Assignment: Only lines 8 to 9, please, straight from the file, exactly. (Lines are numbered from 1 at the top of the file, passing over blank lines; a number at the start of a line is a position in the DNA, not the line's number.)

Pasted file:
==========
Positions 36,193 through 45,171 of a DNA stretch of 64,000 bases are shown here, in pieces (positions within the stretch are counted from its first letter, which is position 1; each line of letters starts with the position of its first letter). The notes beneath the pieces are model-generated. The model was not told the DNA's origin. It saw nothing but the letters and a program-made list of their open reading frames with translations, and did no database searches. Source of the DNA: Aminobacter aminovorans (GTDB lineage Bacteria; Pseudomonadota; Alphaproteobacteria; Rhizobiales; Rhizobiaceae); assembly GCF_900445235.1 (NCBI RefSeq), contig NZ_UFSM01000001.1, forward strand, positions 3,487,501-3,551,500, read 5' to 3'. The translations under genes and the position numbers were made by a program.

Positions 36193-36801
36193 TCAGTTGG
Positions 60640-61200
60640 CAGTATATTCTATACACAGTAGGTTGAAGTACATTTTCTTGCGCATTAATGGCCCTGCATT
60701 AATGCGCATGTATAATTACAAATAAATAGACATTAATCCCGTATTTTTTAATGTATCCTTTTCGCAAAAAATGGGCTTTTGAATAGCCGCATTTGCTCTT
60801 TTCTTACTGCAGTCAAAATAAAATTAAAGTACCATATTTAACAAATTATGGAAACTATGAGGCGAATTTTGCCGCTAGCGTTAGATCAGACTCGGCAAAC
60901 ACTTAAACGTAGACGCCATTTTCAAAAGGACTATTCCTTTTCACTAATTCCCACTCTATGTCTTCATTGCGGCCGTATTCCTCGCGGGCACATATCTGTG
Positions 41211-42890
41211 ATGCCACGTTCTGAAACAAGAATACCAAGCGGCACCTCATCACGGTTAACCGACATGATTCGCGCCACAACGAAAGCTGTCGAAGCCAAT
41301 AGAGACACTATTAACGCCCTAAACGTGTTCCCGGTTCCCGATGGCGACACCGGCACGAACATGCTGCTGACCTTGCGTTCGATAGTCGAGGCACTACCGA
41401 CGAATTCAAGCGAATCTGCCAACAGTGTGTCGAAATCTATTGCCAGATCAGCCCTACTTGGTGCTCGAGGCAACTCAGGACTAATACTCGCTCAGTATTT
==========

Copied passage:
60901 ACTTAAACGTAGACGCCATTTTCAAAAGGACTATTCCTTTTCACTAATTCCCACTCTATGTCTTCATTGCGGCCGTATTCCTCGCGGGCACATATCTGTG
Positions 41211-42890